Rescuers Bring Caver To Surface

After almost two days of terror, a man pinned in a tunnel inside a cave was freed, CBS News Correspondent Mike Carey reports.

A rescue team used chisels and drills to loosen 24-year-old Craig Douglas from his underground trap. Douglas, of Medford, Mass., was pulled to the surface Monday.

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Officials said Douglas appeared to suffer only scrapes and perhaps a sprained knee. Douglas was taken by ambulance to a hospital Monday morning, Schoharie County Sheriff John Bates said. He was in stable condition.

Spelunkers came from several states to help rescuers free Douglas from the cave. One caver explained why the sport is so exciting to enthusiasts.

"With a cave like this, it's like climbing a peak," one man told Correspondent Mark Bardack of CBS Schenectady Affiliate WRGB-TV. "You're just doing it for the challenge."

Douglas was stuck in a narrow crevice - about 18 inches wide in its narrowest part - for more than 24 hours until rescuers freed him Sunday night. He slept several hours overnight in a small chamber about the size of a compact car before rescuers began the arduous task of bringing him up 100 feet to the mouth of the little-used cave about 25 miles west of Albany.

Rescuers started Douglas toward the surface at about 5:15 a.m. Monday. He was smiling as he was pulled from a manhole-sized hole in the ground nearly 4 and 1/2 hours later. A rescuer could be heard joking with him, telling him, "Craig, you've got my jumpsuit on. Don't get it muddy." Another rescuer said, "Finally, it's over."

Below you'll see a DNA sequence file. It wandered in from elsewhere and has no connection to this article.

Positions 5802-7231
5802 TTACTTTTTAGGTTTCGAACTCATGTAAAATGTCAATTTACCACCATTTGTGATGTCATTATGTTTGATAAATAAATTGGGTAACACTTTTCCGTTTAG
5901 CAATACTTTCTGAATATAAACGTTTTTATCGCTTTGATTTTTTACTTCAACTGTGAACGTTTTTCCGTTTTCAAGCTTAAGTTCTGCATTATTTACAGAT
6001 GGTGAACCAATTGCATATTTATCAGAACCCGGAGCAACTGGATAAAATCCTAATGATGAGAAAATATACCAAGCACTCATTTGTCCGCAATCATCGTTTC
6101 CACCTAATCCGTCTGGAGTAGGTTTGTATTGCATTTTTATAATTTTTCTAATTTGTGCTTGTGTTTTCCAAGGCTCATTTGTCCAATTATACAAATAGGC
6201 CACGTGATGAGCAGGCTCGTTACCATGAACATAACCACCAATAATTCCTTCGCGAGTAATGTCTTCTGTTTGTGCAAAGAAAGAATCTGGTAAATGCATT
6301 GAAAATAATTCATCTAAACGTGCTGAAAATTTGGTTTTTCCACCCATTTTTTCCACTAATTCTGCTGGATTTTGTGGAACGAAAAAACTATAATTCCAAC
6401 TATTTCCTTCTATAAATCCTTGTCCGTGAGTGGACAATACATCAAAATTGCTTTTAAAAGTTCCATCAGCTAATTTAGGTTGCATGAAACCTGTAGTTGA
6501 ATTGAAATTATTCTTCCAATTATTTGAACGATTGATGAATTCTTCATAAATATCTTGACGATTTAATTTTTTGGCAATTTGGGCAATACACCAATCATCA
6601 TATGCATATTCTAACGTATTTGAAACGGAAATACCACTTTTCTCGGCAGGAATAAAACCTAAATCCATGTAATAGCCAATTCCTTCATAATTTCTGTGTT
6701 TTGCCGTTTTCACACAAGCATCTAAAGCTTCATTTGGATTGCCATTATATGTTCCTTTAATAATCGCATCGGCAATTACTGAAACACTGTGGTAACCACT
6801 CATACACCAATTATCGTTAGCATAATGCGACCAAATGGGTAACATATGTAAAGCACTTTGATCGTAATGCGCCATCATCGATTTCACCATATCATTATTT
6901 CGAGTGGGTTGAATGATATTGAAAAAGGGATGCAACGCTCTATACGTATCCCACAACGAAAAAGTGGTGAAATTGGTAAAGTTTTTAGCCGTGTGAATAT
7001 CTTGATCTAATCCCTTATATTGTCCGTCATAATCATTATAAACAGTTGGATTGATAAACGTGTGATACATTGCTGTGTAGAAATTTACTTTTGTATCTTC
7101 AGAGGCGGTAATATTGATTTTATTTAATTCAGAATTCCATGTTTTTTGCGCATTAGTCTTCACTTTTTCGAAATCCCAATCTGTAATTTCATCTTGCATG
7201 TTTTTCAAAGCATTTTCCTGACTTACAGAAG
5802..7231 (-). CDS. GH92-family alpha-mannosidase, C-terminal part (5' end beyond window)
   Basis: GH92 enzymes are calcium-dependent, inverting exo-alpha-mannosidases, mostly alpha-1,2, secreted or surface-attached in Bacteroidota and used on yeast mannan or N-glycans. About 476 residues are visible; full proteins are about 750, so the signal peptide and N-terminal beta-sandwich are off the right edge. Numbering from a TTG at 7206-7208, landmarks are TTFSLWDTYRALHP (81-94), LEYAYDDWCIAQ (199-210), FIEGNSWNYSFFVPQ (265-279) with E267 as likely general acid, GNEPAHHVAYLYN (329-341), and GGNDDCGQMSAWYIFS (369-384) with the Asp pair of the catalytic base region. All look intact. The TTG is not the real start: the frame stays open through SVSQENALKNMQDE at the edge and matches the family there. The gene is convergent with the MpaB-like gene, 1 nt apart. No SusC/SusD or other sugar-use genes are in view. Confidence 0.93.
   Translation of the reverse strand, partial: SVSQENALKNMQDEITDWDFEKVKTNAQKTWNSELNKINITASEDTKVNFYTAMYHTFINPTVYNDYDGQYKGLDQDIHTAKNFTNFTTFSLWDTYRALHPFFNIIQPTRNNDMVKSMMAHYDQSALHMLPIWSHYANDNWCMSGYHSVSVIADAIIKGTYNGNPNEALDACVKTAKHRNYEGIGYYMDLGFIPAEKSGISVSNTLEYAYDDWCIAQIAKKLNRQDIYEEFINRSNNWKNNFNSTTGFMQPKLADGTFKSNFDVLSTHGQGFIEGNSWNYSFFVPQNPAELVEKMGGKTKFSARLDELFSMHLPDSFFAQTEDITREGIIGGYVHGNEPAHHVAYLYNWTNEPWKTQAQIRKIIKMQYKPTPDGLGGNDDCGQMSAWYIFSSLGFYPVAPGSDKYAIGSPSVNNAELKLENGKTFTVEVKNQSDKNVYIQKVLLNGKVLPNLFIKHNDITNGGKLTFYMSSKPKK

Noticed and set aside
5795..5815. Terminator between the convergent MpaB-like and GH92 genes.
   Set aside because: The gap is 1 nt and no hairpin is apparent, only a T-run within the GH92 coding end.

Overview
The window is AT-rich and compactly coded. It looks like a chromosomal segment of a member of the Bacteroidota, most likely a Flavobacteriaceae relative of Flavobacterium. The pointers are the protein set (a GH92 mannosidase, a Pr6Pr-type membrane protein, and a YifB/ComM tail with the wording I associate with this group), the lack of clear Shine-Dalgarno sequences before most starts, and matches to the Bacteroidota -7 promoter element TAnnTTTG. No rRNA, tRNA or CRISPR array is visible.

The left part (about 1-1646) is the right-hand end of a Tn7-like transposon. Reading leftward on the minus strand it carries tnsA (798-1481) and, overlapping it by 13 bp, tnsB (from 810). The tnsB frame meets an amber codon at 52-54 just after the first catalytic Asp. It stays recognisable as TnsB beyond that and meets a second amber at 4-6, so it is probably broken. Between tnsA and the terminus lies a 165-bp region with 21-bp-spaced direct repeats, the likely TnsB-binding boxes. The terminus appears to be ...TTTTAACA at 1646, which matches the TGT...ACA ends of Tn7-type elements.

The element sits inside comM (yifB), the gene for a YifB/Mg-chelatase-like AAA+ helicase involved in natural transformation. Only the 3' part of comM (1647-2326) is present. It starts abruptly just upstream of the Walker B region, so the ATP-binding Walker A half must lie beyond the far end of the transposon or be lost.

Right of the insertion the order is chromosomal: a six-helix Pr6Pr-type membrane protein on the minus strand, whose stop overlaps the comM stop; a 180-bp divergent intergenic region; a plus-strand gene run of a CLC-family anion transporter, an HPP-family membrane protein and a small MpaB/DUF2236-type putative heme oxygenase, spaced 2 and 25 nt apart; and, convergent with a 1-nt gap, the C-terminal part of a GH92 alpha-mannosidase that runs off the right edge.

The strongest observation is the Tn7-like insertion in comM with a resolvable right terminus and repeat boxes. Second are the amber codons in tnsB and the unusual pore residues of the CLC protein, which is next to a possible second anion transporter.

"This is only the second or third rescue I've seen in 14 years," Bates said.

Douglas was passing through a tunnel 10 inches wide by 18 inches high around 2:30 p.m. Saturday when he became lost and dropped into a small slot, pinning his right thigh between a rock and the cave floor.

For hours, rescuers took turns lowering themselves into the narrow opening one at a time to drill and chisel away at the rock, finally getting Douglas free about 9:30 p.m. Sunday. Douglas was then lowered into the larger chamber of the cave.

"The fact that he's not stuck makes a world of difference," said fellow spelunker Morrie Gasser, who helped with the rescue.

Douglas had been caving in the area since Friday with his sister and two friends. Officials described them as experienced cavers.

Despite the 55-degree temperatures underground and tomb-like conditions, officials said Douglas was remarkably brave during the rescue effort and had even joked with rescuers. They passed him food and water through cracks in the cave.